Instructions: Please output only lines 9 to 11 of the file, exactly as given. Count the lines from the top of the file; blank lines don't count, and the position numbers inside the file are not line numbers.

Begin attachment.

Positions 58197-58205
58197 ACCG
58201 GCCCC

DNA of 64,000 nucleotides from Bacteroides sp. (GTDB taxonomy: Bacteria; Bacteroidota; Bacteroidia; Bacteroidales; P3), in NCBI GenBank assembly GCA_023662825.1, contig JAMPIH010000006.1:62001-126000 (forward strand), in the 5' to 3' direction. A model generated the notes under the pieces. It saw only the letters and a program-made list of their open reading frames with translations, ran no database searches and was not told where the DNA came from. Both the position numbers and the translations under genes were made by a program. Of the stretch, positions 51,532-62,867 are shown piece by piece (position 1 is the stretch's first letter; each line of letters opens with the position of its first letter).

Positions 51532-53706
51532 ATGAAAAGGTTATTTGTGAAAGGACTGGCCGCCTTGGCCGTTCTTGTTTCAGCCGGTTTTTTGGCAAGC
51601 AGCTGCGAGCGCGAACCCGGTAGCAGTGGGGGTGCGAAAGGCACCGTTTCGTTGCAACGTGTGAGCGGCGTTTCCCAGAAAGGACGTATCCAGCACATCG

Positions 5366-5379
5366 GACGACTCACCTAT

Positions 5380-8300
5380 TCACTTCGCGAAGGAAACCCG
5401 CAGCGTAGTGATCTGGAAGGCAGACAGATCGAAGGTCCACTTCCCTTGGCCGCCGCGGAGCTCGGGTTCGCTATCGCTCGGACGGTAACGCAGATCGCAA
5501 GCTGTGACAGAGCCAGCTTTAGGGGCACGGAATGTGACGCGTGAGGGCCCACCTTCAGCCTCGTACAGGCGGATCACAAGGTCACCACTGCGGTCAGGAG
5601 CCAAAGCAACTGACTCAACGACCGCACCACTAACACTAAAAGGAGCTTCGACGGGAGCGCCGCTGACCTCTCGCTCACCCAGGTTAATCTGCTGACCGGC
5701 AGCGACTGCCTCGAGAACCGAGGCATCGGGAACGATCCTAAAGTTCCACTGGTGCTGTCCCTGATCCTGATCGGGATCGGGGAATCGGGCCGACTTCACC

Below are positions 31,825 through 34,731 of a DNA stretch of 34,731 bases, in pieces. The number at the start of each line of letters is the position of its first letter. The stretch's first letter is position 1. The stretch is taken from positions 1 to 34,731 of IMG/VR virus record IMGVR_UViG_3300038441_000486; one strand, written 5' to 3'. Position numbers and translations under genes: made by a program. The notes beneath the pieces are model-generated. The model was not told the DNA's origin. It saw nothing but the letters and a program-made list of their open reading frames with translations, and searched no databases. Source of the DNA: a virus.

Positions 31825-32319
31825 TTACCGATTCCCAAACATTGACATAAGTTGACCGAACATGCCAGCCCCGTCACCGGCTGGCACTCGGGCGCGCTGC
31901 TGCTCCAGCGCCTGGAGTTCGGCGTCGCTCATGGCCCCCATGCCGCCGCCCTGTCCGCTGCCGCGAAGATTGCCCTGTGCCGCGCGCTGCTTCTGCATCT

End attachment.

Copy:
5366 GACGACTCACCTAT

Positions 5380-8300
5380 TCACTTCGCGAAGGAAACCCG